KRCC Operations Manager and weekday afternoon host Mike Procell had been wondering about the etymology of the phrase “pony up.” The Word Detective describes the origin of the phrase as relating to the small horse, and in the late 1700s, specifically as a small amount of money. In question and answer format, here’s the complete posting from The Word Detective:

Dear Word Detective: Do you know the origin of the phrase “pony up” (to pay an account or fine, etc.)? How about “pony keg,” the name for an on-street beer or wine stand, at least in SW Ohio? — Al Harris, via the Internet.

Well, I have a pony question of my own: where the heck is my pony? Every year since I was about five years old I have asked for a pony for my birthday. Now, several decades (ahem) later, I have yet to get my pony. Please don’t give me any guff about a fourth-floor apartment in Manhattan not being a suitable home for a pony. If ponies can make it up those mountains in Scotland, a few flights of stairs should be no problem, and I promise not to take my pony on the subway. As you can see, I have been quite patient, but enough’s enough. Pony up the pony.

The nice thing about your question is that both the uses of “pony” you ask about come from the basic sense of “pony” as “a small horse.” A pony, strictly speaking, is a small breed of horse, rather than simply a young horse, which is called a “foal.” The root of “pony” was the Latin “pullus,” meaning any young animal (which is still with us in the form “pullet,” meaning a young chicken). “Pullus” became the Old French “poulain” (foal), whence came the diminutive “poulenet,” which then trotted over to Scotland and showed up as “powney,” which was later Anglicized to “pony.”

“To pony up” and “pony keg” both embody the “smallness” aspect of “pony.” “Pony” has meant a small amount of money since the late 1700′s, when it specifically meant the sum of twenty-five pounds sterling (which was actually a hefty hunk of change at the time, but go figure). “Pony kegs,” popular at fraternity parties and the like, are smaller than standard tavern-sized kegs, by analogy to a “pony” of liquor, which has meant a small glass of spirits since the mid-1800′s.

 

2 Responses to Etymology of “Pony Up”

  1. Andrea Chalfin News Dir. says:

    Another consideration (the impetus courtesy of a KRCC volunteer) comes from Psalm 119:33,

    “Legem pone mihi, Domine, viam justificationum tuarum” (“Teach me, O Lord, the way of thy statues”).

    It’s a psalm Catholics read on the 25th of each month, according to the book Catholic Trivia: Our Forgotten Heritage by Mark Turnham Elvins (as accessed through a Google Books link).

    Legem pone, according to the Online Etymology Dictionary, means “payment of money cash down,” and is associated with the above mentioned psalm correlated to the 25th of the month, which in turn, relates to an old calendar of debts due and payments made.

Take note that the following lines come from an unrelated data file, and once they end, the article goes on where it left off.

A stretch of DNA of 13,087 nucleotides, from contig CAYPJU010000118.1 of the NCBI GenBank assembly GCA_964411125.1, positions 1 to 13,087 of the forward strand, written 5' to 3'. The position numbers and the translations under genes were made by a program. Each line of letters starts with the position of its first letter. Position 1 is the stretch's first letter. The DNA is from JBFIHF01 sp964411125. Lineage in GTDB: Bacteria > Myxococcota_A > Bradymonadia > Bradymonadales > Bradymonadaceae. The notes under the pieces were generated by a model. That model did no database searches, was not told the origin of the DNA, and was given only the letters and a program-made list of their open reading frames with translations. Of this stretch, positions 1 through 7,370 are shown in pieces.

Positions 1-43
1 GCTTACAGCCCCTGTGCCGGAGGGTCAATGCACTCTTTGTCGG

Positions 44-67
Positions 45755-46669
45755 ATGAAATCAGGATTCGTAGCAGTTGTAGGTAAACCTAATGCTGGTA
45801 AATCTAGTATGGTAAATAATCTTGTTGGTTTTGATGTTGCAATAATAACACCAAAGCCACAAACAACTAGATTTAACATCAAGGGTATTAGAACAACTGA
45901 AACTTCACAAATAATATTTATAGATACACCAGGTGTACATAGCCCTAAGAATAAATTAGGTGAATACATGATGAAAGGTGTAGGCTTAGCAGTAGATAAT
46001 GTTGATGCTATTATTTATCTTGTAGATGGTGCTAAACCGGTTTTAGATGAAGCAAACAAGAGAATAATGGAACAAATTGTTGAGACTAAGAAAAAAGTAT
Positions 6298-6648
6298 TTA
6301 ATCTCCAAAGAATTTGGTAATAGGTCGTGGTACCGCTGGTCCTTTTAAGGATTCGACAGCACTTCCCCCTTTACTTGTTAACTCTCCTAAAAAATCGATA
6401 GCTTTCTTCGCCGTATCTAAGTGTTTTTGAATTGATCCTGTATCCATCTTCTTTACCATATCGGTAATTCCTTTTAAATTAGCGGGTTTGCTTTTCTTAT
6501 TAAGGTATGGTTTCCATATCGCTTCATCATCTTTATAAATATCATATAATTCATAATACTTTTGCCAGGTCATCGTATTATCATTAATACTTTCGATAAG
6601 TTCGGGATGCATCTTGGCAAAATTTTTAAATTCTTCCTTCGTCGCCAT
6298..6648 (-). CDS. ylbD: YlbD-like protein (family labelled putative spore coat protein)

2. Mary Ellen says:

    And it brings to mind a popular Western phrase, (time to) Cowboy Up, meaning best translated by the baseball phrase,(time to) Step Up To The Plate. PONY UP, PEOPLE!

News

Niaid; 3D4Medical; Niaid/Science Source
October 23, 2014 | NPR · Frustrated scientists argued Wednesday that making nasty viruses even worse in the lab provides crucial insight into preventing pandemics. Others say it just ups the risk a lab germ will start one.
 

AP
October 23, 2014 | NPR · Amber Vinson, 29, the second of two nurses diagnosed with the disease after treating an Ebola patient at a Dallas hospital, has no sign of the virus as of late Tuesday.
 

EPA/Landov
October 23, 2014 | NPR · A man identified as 32-year-old Michael Zehaf-Bibeau was killed by police in a Parliament building in Ottawa. He’s being described as a recent convert to Islam.
 

Arts & Life

NPR
October 23, 2014 | NPR · Where’d the term “red tape” come from? Why are the Simpsons yellow? And is there a rhyme for orange? We answer these pressing questions — and more — in a new look at your old friend Roy G. Biv.
 

Viking
October 23, 2014 | NPR · The author of Reading Lolita in Tehran returns, this time with a paean to the importance of literature in a democratic society. Reviewer Heller McAlpin says Azar Nafisi may be preaching to the choir.
 

Courtesy of the artist
October 23, 2014 | NPR · In a candid interview, the ever-innovative pianist traces the lines between Buddhist chants, Sly Stone and Miles Davis, while shedding new light on some hard facts about his past.
 

Music

Courtesy of the artist
October 23, 2014 | NPR · Soused matches Walker’s spellbinding compositions and voice with Sunn O)))’s metallic abyss. Like the album, Gisèle Vienne’s short film is bewildering and fraught with terror that’s unspoken.
 

Courtesy of the artist
October 23, 2014 | NPR · In a candid interview, the ever-innovative pianist traces the lines between Buddhist chants, Sly Stone and Miles Davis, while shedding new light on some hard facts about his past.
 

October 22, 2014 | NPR · Steven Ellison has built an impressive reputation among critics and fans in the know for mixing hip hop, jazz and electronica into something original. But even for the aforementioned followers, the new album from Ellison — better-known as Flying Lotus — is a surprise. It’s all about death, not as something to be mourned but as a journey to be anticipated.
 

Get the KRCC iPhone App

The Writer's Almanac

Radiolab